It is good to observe that inclination of the mind, however small. It just means to be mindful of it, while at the same time consciously cultivating compassion and support for others who are suffering. It does not mean acting, or suppressing the contrary thoughts and emotions. It does mean being aware, and lovingly choosing to act out of love. Again, we want to be mindful of the habits of mind. Unawareness leaves disturbances in the unconscious that will disturb meditation. Awareness allows freedom and peace of mind.

 

 

Towards those who are virtuous or benevolent

We might feel & Better to cultivate:

 

Inadequate/jealous:

We all want to be useful, to be of service to our families, friends, and other people, whether in our local community or across the world. Often we privately may feel there is more we could do, but that we are just not doing it. Jealousy and other negative emotions can easily creep in when somebody else is sincerely acting in virtuous or benevolent ways. We can unconsciously push against such people, whether we know them, or they are publicly known people.

 

Happiness/goodwill:

Better that we cultivate attitudes of happiness and goodwill towards such people. It is not always easy to cultivate such positive attitudes when, inside, we are feeling negative. But something very interesting happens as we become a neutral, non-attached witness to our inner process. That is, humor comes; the mind is seen to be a really funny instrument to watch, in all of its many antics. Then the happiness and goodwill seems to come naturally.

 

 

Towards those who we see as bad or wicked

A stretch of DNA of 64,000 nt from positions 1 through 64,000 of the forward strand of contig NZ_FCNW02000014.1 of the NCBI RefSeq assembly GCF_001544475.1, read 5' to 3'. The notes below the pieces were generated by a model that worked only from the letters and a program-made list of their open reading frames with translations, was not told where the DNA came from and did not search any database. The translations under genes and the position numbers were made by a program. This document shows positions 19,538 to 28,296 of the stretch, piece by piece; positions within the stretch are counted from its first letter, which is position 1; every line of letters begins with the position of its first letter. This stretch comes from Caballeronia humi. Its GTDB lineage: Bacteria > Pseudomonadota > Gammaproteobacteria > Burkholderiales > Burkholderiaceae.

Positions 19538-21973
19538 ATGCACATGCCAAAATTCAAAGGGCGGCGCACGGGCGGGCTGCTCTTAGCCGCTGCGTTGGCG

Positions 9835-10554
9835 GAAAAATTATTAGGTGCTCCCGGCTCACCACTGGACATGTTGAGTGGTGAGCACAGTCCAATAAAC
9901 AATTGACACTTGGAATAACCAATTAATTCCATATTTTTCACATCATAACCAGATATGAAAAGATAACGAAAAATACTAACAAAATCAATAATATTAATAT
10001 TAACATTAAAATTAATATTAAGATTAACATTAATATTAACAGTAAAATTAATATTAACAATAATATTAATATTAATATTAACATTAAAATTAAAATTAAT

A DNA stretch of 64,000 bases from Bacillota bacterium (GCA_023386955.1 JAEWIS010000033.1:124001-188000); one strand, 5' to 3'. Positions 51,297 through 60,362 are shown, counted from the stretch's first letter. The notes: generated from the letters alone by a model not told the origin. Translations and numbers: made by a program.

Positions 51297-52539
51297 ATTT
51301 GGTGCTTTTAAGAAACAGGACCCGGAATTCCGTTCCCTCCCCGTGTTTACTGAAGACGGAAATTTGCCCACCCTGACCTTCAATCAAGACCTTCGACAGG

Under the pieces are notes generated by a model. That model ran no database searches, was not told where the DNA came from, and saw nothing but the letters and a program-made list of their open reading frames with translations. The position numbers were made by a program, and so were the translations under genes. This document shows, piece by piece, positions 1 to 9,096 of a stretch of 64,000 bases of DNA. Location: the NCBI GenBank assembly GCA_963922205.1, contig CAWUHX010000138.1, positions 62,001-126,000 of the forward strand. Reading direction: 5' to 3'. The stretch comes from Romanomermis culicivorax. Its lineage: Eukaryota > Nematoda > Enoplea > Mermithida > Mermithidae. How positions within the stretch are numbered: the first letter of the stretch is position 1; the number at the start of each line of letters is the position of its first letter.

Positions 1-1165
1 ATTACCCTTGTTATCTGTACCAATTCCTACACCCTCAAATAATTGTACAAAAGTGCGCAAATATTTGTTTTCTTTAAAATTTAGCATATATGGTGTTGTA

We might feel & Better to cultivate:

 

Anger/aversion:

Most of us have some limits of what we find as acceptable behavior. We might sincerely hold the belief that all people are pure at their deepest level. Yet, are there not some individuals you think to be dishonest, cruel, mean, or even wicked, or evil? Are there not some behaviors that you consider so outside of acceptable conduct that it strongly causes you to feel anger and frustration? Even if you really feel strongly about some other person in this way, is it not also true that you, yourself, carry the burden of this? How to be free from that is the question.

 

Neutrality/acceptance:

To counterbalance the negative feelings toward someone you feel is bad, wicked, or lacking in virtue, the antidote is to cultivate an attitude of neutrality, indifference, acceptance, or equanimity. It can be difficult to cultivate this attitude, since it might make us think we are approving of their bad behavior. We seek the neutrality of inner balance and equanimity, which does not mean approving of the person’s actions. In fact, cultivating attitudes of neutrality might go a long way in being able to cause change. It surely helps to stabilize and clear the mind for meditation.

Intentional meditation on these four attitudes:

During daily meditation time, it can be very useful to spend some time reflecting on these four attitudes.

You might do them all, or you might practice with only one of them for an extended period of time.

Simply choose one of the four attitudes and allow some person or persons to arise in the mind field.

You will notice your reactions, the coloring mentioned earlier.

 

As your attention rests on that inner impression of that person, allow yourself to cultivate the positive or useful attitude. Gradually, the negativity or coloring weakens or attenuates .